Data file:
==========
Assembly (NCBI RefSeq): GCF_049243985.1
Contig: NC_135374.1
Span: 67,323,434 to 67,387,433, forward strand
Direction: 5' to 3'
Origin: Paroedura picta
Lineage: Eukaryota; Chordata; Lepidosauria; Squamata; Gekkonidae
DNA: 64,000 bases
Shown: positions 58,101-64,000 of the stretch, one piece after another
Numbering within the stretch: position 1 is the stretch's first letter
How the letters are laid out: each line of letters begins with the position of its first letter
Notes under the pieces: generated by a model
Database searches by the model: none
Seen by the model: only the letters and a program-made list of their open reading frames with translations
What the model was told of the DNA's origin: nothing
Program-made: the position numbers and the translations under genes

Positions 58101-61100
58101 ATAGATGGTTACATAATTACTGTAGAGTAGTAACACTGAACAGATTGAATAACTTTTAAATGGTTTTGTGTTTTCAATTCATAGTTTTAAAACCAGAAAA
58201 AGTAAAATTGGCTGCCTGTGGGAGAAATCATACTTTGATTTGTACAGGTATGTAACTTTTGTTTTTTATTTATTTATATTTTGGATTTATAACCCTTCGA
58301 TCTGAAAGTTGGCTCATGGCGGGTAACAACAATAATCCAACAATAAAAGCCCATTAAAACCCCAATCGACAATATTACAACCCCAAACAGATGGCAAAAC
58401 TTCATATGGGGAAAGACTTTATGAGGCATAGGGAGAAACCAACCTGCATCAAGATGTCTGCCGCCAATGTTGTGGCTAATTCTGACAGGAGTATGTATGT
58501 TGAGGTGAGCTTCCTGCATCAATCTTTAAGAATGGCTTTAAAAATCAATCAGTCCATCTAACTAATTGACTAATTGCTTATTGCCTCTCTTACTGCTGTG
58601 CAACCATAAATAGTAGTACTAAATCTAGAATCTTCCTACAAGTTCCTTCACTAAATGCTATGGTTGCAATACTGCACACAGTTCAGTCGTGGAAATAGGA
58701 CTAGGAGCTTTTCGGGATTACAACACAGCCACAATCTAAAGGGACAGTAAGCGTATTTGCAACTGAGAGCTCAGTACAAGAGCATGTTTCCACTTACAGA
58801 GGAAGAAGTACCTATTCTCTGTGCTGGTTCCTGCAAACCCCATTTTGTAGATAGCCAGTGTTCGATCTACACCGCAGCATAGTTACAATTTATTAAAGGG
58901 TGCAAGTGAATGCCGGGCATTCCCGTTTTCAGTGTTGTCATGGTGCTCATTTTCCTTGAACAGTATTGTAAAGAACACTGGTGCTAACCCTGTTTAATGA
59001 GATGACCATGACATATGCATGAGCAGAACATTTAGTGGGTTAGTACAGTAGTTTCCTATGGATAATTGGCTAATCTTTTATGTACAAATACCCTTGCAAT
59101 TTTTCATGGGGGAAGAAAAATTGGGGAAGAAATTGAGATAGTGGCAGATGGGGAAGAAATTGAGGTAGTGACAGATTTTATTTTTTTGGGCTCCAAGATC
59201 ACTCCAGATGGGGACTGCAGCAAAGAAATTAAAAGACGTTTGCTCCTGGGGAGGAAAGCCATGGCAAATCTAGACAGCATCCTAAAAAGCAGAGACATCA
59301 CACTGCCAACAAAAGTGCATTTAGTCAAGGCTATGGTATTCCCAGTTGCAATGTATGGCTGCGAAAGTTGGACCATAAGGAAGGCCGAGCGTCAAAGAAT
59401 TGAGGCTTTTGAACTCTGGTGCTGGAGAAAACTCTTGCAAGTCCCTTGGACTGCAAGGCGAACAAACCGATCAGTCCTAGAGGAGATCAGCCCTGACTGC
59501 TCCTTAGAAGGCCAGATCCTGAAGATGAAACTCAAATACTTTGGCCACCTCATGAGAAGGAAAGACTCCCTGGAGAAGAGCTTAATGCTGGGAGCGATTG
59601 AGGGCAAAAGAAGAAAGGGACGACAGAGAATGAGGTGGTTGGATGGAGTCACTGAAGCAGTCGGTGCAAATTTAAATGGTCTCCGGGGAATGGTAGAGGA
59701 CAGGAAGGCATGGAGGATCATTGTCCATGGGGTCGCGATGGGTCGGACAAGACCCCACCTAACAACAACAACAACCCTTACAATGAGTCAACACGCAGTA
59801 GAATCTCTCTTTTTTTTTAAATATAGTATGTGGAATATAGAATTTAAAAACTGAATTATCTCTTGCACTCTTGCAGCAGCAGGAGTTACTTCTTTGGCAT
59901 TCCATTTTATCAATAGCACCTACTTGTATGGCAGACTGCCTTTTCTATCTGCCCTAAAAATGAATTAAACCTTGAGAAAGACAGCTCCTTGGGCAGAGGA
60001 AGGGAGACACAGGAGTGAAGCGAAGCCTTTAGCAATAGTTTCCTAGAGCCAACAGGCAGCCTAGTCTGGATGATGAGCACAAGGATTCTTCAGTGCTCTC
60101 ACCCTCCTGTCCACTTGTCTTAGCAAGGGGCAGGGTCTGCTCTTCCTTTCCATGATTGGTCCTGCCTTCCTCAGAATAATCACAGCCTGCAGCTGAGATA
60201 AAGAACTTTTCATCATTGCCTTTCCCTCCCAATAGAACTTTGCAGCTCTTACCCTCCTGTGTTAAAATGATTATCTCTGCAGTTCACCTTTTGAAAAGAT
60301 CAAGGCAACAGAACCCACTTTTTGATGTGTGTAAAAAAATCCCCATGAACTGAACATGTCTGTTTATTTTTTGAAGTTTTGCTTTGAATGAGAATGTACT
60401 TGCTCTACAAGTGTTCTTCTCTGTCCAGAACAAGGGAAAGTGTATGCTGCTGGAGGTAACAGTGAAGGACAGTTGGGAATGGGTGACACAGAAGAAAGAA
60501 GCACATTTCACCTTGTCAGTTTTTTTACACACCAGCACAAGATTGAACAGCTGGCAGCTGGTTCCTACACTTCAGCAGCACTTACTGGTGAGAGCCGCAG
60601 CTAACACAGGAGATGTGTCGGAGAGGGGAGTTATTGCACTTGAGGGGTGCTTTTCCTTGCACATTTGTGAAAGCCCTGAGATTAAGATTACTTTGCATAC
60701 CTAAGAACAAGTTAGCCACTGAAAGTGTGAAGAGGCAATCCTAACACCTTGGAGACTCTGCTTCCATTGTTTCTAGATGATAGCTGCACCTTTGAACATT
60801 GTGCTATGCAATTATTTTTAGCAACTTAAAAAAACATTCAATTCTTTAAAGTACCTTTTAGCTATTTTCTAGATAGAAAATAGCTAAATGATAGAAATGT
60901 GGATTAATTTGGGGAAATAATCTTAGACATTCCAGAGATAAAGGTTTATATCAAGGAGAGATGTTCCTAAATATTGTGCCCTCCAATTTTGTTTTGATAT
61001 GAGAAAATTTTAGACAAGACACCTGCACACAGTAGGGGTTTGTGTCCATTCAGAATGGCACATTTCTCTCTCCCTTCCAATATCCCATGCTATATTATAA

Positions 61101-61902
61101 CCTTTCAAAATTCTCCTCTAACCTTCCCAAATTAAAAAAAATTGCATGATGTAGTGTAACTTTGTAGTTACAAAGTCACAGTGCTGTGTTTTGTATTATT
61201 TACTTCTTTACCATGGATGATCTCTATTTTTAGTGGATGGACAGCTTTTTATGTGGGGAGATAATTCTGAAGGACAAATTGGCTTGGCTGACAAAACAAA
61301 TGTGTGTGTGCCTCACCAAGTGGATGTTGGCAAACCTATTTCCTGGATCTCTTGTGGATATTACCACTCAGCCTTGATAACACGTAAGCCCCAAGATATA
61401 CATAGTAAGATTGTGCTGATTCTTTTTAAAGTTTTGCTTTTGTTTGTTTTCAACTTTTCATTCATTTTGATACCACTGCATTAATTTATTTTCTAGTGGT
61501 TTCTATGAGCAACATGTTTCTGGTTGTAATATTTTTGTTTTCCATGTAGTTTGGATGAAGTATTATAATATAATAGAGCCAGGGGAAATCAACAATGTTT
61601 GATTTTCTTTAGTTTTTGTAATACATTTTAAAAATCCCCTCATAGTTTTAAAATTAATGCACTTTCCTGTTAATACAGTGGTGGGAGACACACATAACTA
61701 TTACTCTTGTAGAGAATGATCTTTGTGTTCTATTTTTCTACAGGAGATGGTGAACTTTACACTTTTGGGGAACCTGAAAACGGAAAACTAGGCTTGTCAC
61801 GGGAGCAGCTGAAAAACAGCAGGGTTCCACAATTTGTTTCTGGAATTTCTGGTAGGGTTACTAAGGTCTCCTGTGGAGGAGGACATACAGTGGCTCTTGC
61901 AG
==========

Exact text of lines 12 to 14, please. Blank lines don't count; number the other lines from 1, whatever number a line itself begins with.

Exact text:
Database searches by the model: none
Seen by the model: only the letters and a program-made list of their open reading frames with translations
What the model was told of the DNA's origin: nothing